by searching for a monitoring, metrics, or application performance management (APM) tool that works well in your environment or from your cloud infrastructure provider.

 

code coverage

Reach for this when…

you are conducting automated testing of your program and wish to assess how much of your codebase is being tested overall and identify which parts are or are not being tested.

Works by…

observing test execution and mapping it back to the source code that was executed.

Typical usage is…

running unit tests and passing in a special flag that will generate a coverage report or by invoking a dedicated coverage tool on the command line and passing in the unit test program as an argument.

Examine the results by…

converting the report to a human-readable format, if needed, and browsing through the coverage results.

Act on the results by…

modifying tests to call additional methods and use different method arguments to check scenarios not covered by the current tests.

Find it…

from the relevant programming language vendor/community. 

static analysis/linting

Reach for this when…

you are writing code, so you can learn and follow conventions and best practices and catch bugs as early as possible in the development cycle.

Works by…

integrating with IDEs, editors, or build tools to analyze source code or compiled code directly, without executing it—this acts in a similar way to a spellcheck functionality.

Typical usage is…

running a linter and some static analysis tools as you are programming to provide immediate feedback and run deeper analysis as part of the build process.

Examine the results by…

reading through each warning or error generated.

Act on the results by…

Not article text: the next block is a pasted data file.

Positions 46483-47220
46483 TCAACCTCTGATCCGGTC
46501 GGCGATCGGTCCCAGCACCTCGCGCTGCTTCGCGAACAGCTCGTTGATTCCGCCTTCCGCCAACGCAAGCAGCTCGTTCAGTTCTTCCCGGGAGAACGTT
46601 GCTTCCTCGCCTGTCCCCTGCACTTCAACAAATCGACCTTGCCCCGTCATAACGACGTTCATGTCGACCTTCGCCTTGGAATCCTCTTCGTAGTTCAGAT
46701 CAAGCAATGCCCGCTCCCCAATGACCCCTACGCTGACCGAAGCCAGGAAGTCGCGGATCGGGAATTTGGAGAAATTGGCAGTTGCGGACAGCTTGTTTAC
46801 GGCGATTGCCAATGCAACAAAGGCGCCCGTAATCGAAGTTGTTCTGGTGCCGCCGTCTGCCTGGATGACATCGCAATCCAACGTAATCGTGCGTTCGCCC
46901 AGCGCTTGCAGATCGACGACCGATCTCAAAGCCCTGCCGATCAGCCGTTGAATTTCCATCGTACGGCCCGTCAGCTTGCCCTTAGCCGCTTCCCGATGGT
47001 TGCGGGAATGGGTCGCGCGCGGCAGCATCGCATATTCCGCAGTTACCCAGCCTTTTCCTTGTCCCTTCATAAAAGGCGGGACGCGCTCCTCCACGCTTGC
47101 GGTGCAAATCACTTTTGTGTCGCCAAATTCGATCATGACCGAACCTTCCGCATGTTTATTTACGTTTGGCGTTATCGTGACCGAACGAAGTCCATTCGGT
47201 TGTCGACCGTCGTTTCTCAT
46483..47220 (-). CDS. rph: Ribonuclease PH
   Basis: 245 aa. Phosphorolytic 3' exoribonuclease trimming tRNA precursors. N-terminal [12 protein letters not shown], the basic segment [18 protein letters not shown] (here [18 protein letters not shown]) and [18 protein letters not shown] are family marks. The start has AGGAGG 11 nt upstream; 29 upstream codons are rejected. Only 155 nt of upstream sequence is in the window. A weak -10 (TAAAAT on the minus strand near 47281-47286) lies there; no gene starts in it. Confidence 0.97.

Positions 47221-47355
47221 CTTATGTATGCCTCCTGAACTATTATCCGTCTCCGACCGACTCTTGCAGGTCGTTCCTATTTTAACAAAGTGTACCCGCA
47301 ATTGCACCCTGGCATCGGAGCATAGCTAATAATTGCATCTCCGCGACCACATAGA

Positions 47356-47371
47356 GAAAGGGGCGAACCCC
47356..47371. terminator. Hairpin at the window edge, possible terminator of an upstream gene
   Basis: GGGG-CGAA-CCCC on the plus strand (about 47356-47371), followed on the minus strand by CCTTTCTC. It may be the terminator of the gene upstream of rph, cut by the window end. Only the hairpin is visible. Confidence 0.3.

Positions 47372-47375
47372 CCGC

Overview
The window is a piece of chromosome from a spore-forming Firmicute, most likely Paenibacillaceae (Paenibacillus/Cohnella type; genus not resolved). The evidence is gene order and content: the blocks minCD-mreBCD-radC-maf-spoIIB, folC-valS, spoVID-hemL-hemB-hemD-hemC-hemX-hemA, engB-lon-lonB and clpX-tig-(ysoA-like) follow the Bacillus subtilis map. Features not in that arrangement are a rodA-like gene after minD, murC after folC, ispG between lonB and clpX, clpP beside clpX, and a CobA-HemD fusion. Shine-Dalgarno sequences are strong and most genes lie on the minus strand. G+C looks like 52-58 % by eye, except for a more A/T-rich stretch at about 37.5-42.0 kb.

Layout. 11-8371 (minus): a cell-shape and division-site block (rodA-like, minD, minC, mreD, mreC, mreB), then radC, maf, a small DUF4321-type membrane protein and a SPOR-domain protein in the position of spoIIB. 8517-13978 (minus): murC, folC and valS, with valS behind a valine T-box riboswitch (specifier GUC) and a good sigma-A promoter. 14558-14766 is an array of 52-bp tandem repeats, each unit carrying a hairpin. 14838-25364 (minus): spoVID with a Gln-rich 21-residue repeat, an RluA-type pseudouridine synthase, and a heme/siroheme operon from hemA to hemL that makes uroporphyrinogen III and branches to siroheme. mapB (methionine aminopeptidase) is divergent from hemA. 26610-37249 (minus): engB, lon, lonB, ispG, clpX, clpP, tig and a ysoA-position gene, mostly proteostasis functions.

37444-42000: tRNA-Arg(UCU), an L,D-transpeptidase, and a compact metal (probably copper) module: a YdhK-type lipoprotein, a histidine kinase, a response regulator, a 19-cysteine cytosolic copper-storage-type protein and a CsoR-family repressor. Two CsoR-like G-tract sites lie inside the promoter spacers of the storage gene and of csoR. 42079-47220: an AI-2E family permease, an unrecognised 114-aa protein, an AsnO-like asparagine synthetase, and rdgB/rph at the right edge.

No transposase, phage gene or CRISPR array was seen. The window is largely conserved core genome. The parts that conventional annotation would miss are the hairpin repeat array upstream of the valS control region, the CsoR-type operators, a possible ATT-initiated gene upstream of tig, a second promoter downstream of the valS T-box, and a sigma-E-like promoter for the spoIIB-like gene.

researching any suggestions you do not understand and then either making code improvements or instructing the analysis tool to ignore a particular section of code in future analyses.

Find it…

from the relevant programming language vendor/community. 

bisecting with version control

Reach for this when…

your code is in version control and you want to identify the code changes responsible for a particular behavior, for example determining when a bug or regression was introduced.

Works by…

optimally searching through revision history to find a particular change.

Typical usage is…

searching between the last known ‘good’ revision and the current one and specifying a script to execute on each revision in the search without manual intervention.

Examine the results by…

noting the revision identifier found by the bisection.

Act on the results by…

examining code changes in the revision found by the bisection.

Find it…

through your source control vendor. Here is documentation from Git and Mercurial

use the right tool for the right job

Logging and debugging are the mainstays of software development – so much so that most programming language introductions begin with a “hello world” example that teaches a rudimentary form of both. Remember though—even MacGyver, who always had his trusty Swiss Army knife, made use of chewing gum sometimes. Be ready to reach for more specialized tools like the ones mentioned in this post and you will be far better equipped to meet your own unique challenges. Feel free to reach out to us at findoutmore@credera.com with any questions or comments. Stay tuned for our next episode!